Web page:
-- A private neighborhood on Long Island that used to pride itself on its ties to the Nazis, and which still largely restricts non-Germans from living there, is being sued to change its bylaws.
A family who has been trying to sell its home in Siegfried Park for the past six years in accordance with the German-American Settlement League's strict bylaws, which limit the advertising of properties for sale to its board's meeting minutes, is suing the group to have those rules changed.
In the late 1930s, "German-American families traveled to Siegfried Park, then known as Camp Siegfried, to attend rallies and marches in support of Nazism," the federal lawsuit, filed against the German American Settlement League (GASL) on Monday, states. "At the camp, Nazi flags were hung, pictures of Hitler were displayed, and a garden was planted in the shape of a swastika."
The group's connections to the Nazi regime lessened when it stopped receiving funding from the German American Bund, an American Nazi organization, in 1940 but some symbols remained for decades, according to the suit. According to the lawsuit, the "GASL still displays one of the Hitler Youth emblems, modified with a shovel across it, on top of a flagpole flying the German flag in its clubhouse at Siegfried Park."
The neighborhood's racial and national demographics, however, have not changed, the lawsuit contends, since all residents must be approved by the GASL's board in order to rent or own property in Siegfried Park.
Property owners must be members of the GASL, which is "primarily open to all persons over 21 years of age or older, of German extraction and of good character and reputation," the bylaws, included in the lawsuit say.
Membership may also be open to "other national elements," the bylaws say. But the suit says these criteria are discriminatory because "all homeowners in Siegfried Park currently are and always have been white," the suit says.
The lawsuit raising questions about the group's bylaws was filed by Phillip Kneer and his wife Patricia Flynn Kneer. The couple, who are both of German descent, bought their home in 1999 when they heard that a friend's mother had died and they were selling the woman's home.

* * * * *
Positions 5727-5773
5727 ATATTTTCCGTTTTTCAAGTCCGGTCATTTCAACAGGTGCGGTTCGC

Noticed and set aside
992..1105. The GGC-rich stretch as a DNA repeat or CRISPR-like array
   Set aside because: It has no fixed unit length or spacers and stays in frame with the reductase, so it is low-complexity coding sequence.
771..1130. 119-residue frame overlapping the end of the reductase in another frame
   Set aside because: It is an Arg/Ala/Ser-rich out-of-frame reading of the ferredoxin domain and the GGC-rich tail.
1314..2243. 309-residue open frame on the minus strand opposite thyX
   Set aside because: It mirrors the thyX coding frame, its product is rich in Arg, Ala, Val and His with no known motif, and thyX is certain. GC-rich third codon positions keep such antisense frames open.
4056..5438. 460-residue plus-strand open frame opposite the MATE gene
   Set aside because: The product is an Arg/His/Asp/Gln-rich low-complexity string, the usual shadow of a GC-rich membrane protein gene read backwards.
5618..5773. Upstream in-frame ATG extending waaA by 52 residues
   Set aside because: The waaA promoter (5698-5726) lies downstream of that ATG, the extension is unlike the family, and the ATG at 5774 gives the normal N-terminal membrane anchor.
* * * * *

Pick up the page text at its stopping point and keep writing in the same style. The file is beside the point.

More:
At that time, the board approved the sale of the property to the Kneers after, the lawsuit states, GASL members "were impressed" that Mrs. Flynn Kneer's mother was from Berlin, the lawsuit states.
The Kneers decided that they wanted to sell the two-bedroom, one bathroom home after they had two children. The lawsuit states that the problem they had in advertising the home stemmed from the neighborhood's bylaws, which prohibited them from "placing a for-sale sign in their yard or on their house, or advertising their home for sale in any publication, such as a multiple listing service."
Phil Kneer asked the board president if it would consider changing the rules, but, according to the lawsuit, the president "told Mr. Kneer that these rules were not going to be changed because the members wanted to keep it the way it is."
The board president, identified by The New York Times as Robert Kessler, did not immediately respond to ABC News' calls for comment. August Stahl, who is a former board president and Kessler's brother-in-law, told ABC News he could not comment until securing an attorney to represent the group in the suit.
After six years of trying to sell their home in keeping with the rules, the Kneers had no success. So they reached out to the Long Island Housing Services Inc., a fair housing advocacy group that is now listed as a co-plaintiff in the suit.
Attorneys Diane Houk and Andrew Wilson, who are representing the Kneers and the LIHS, explained to ABC that while condo and co-op boards regularly approve applications from prospective residents, the difference in this case is that the GASL's bylaws specifically state their bias in favor of those with German ties.
"As housing discrimination cases go, it's a strong one since there is such a clear preference in the bylaws to prioritize individuals of German descent," Wilson told ABC.
The plaintiffs are seeking a jury trial and "nominal compensatory damages," Houk explained.
"The lawsuit is not about the price of the home. The lawsuit is about changing the bylaws," Houk told ABC News. "They want to make the community available to people regardless of their national origin."